First thing you should know? I’m queer.
What does that mean to me? Basically that I have the capacity to be attracted to, get crushes on, and fall in love with people of any gender.
I’m pretty much as “out” as I can be in most areas of my life. I even make a point of saying I’m queer on my unschooling Facebook page every now and then, and I lose “likes” every single time.
I’ve had people say it’s inappropriate to talk about “what I do in the bedroom” which is such a ridiculous statement, since I’ve never said anything more than I did just now in this post.
I’m queer. I’m into people of all different genders.
It’s not about sex: it’s about who I like and love, and how welcome--and how safe--I feel in any given group. It’s about the internal struggles I’ve had to go through to accept this part of myself that I didn’t see reflected anywhere around me, that caused a lot of anxiety and fear and a little bit of shame, too. It’s about how I present myself, how I want to be seen and understood, how I experience the world. It’s a part of my identity.
My queerness doesn’t wholly define me. Of course it doesn’t. But it is part of what defines me as a person, a piece of the Idzie puzzle.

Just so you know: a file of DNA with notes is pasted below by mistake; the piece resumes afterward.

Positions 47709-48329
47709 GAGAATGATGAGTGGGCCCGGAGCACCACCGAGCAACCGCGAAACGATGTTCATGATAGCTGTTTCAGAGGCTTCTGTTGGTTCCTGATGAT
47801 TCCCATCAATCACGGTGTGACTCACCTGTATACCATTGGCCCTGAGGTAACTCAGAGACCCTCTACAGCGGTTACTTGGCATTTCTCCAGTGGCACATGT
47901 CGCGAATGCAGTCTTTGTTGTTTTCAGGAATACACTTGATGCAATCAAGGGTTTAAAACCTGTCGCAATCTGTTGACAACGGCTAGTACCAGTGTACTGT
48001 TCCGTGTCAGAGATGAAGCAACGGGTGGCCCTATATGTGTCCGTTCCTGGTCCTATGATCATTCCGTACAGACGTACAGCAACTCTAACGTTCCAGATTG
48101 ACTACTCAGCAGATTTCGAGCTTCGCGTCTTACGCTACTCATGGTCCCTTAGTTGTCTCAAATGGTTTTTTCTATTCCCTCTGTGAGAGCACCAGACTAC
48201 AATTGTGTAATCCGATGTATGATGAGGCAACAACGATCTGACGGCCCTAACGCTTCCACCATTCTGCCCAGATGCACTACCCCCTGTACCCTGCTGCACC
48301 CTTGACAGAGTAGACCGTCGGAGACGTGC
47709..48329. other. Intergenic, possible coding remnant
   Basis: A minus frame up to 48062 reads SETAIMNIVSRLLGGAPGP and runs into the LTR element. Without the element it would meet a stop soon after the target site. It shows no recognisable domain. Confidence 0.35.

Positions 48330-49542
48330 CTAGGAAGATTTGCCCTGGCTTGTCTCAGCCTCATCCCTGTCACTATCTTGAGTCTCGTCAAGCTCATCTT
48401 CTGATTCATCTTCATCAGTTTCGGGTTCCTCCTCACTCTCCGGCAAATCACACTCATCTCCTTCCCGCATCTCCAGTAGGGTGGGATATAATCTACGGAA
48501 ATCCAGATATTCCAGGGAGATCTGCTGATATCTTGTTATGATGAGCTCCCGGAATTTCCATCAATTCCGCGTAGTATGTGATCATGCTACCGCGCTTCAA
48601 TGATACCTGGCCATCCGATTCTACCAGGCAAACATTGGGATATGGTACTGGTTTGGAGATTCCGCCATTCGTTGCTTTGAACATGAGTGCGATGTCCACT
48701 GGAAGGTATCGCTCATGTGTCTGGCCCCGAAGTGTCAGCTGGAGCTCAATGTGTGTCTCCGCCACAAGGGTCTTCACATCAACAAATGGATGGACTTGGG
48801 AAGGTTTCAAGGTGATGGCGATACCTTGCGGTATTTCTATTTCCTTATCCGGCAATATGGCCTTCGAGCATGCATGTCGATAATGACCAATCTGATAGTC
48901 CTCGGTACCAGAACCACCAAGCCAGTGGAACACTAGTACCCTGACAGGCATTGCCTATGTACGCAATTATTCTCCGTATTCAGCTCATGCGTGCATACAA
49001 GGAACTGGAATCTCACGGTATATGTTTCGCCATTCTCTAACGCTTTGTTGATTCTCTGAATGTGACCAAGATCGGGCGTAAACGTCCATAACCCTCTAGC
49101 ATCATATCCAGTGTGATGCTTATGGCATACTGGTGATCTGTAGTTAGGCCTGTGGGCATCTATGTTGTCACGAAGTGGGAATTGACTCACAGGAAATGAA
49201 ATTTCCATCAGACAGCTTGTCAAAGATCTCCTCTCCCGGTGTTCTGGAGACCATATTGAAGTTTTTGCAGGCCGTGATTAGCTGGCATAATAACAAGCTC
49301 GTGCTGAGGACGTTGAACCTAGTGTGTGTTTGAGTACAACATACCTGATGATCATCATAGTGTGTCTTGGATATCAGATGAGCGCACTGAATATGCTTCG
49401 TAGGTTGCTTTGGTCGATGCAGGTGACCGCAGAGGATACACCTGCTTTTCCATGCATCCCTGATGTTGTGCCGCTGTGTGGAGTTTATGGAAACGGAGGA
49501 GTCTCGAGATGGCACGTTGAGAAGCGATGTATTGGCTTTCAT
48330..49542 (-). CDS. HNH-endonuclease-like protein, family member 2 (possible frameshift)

And as with many positive things in my life, unschooling had something to do with where I’m at now. More specifically, the unschooling community, and all the queer friends I made in it at a crucial time in my life. I was really questioning my identity in my late teens, and there were so many patient, supportive new friends who listened to my fears, validated my feelings, and assured me that I didn’t have to attain some pinnacle of queer perfection to identify as such.
Basically? I met a bunch of people who understood what I was feeling, and who welcomed my confusedly queer self with open arms.
So on this day, a landmark occasion in the US, I figured I’d take the time to be even more out, and to remind people that you’re surrounded by LGBTQIA+ people, whether you know it or not. Don’t make assumptions about who people are and who they like based on their perceived gender. Don’t assume your children are straight and cisgender. Leave space in your words and actions for people of all stripes, so that when someone you love is ready to start sharing more of their true selves, they’ll know you’re there to listen and support them.
Happy Pride month everyone!